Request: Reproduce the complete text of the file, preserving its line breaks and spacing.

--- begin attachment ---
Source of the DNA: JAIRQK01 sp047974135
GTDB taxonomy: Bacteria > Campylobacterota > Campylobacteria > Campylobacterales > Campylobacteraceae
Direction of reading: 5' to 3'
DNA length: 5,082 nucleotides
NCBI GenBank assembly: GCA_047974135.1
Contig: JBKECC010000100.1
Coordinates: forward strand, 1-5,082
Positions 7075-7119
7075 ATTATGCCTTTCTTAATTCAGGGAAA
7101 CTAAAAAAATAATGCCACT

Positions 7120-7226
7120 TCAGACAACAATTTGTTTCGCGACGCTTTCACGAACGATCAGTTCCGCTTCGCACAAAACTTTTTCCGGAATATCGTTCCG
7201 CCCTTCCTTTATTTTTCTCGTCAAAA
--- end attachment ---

Source of the DNA: JAIRQK01 sp047974135
GTDB taxonomy: Bacteria > Campylobacterota > Campylobacteria > Campylobacterales > Campylobacteraceae
Direction of reading: 5' to 3'
DNA length: 5,082 nucleotides
NCBI GenBank assembly: GCA_047974135.1
Contig: JBKECC010000100.1
Coordinates: forward strand, 1-5,082
Positions 7075-7119
7075 ATTATGCCTTTCTTAATTCAGGGAAA
7101 CTAAAAAAATAATGCCACT

Positions 7120-7226
7120 TCAGACAACAATTTGTTTCGCGACGCTTTCACGAACGATCAGTTCCGCTTCGCACAAAACTTTTTCCGGAATATCGTTCCG
7201 CCCTTCCTTTATTTTTCTCGTCAAAA